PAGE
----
Business Briefs – September 27, 2017

Police Drag Woman Off Southwest Airlines Flight

NEW YORK (AP) – Police officers physically removed a woman from a Southwest Airlines plane before it took off from Baltimore, the latest passenger scuffle to be captured on video and magnified on social media.

After saying she was severely allergic to animals — there were two dogs on board — the woman refused the crew’s request to leave the plane. The crew then called on police to intervene.

A film producer recorded the ensuing struggle between the woman and officers and posted it online. The scene from Tuesday night was reminiscent of an April incident in which security officers yanked a man out of his seat and dragged him off a United Express flight in Chicago, sparking a public outcry about shoddy treatment of airline passengers.

Southwest, perhaps learning from United’s initial hesitant reaction, immediately apologized. “We are disheartened by the way this situation unfolded and the customer’s removal by local law enforcement officers,” Southwest spokesman Chris Mainz said Wednesday.

Traffic in U.S. Cities Is Costing Commuters

DETROIT (AP) – Traffic bottlenecks will cost commuters hundreds of billions of dollars over the next decade if nothing is done to fix them, according to a new study.

Los Angeles, New York, Washington, Atlanta and Dallas face the highest costs from such bottlenecks, according to the study released Wednesday by Seattle-based traffic data firm Inrix. The study looked at major cities’ traffic hotspots — defined as areas with repeated traffic jams — and ranked them according to the duration, length and frequency of those traffic jams.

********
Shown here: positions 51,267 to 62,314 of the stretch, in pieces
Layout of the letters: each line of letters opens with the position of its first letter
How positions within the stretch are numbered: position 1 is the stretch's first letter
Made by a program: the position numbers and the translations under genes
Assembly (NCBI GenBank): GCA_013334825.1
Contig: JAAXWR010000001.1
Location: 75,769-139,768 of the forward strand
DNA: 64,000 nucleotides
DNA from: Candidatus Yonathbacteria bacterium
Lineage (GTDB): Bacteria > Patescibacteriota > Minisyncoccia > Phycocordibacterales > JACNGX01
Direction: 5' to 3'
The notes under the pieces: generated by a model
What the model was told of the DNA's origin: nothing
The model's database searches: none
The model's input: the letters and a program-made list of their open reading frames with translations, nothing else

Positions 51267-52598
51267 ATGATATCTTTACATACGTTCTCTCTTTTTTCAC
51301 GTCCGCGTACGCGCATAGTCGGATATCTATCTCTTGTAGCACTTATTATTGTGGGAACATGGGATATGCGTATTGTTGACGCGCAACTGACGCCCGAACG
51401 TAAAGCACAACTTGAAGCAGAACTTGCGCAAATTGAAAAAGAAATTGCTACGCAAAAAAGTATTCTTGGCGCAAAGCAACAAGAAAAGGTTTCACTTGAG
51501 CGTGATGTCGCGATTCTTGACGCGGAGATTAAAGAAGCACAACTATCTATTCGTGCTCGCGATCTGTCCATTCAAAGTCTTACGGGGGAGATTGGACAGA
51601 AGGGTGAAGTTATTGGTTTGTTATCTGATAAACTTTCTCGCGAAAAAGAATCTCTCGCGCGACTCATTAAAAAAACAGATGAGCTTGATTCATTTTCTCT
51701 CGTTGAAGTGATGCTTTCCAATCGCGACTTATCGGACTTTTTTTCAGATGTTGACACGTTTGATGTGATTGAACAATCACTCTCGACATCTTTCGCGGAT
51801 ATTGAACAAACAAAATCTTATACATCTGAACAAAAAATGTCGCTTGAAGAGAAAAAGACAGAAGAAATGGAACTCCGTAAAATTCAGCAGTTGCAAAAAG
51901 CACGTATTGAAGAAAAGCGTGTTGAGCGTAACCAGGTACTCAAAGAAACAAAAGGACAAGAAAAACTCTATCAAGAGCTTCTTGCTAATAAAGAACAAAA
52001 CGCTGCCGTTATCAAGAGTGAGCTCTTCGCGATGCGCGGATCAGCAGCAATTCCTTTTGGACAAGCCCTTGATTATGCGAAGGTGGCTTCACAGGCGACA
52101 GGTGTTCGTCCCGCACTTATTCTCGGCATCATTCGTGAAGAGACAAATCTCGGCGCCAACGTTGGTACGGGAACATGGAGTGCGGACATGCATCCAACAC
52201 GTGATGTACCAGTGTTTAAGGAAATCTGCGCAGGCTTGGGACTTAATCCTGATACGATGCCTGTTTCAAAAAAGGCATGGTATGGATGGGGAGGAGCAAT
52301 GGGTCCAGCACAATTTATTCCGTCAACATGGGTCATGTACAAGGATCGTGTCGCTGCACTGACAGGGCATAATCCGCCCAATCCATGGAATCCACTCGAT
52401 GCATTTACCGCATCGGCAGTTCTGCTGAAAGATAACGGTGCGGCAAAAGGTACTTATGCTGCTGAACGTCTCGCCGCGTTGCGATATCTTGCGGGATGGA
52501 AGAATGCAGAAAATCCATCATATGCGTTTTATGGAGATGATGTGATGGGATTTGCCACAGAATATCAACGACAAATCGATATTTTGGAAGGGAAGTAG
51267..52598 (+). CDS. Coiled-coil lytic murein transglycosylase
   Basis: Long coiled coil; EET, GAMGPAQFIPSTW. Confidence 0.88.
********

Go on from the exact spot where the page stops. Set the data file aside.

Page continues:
The study is the latest attempt to quantify the problem of traffic congestion by Inrix, which collects anonymous data from vehicle navigation systems, GPS systems and smartphones.

Dems Wield Equifax, Wells Fargo In Fight Over Arbitration

WASHINGTON (AP) – Democratic senators are highlighting scandals at Wells Fargo and Equifax in a bid to stop Republicans from overturning a federal rule that would let consumers join together to sue financial companies. Banks argue that arbitration is a more efficient way of handling small disputes. Senate Minority Leader Chuck Schumer says Wells Fargo and Equifax did “terrible wrong” and now Republicans “want to prevent consumers from having rights to sue them.”

At Risk?: Equifax Hack Has Businesses Uneasy About Security

NEW YORK (AP) – The breach of Equifax’s computer systems is reminding small business owners their technology can be vulnerable to cybercriminals. Companies that provide computer security services to small businesses say they’re getting more calls from customers since Equifax revealed the breach Sept. 7. Small businesses often lag behind in cybersecurity, not believing they might be targets. But experts say small firms are becoming targets for hackers and thieves.

Issues Remain as 3rd Round of NAFTA Talks Wraps in Ottawa

OTTAWA, Ontario (AP) – Contentious issues remain in NAFTA renegotiations as the U.S., Canada and Mexico conclude a third round of talks. U.S. Trade Representative Robert Lighthizer says some issues related to small and medium-size enterprises were resolved, but an enormous amount of work still needs to be done on other, difficult matters. He says delegates made significant progress on competition policy, digital trade, state-owned enterprises and telecommunications. A fourth round of talks is scheduled for Oct. 11-15.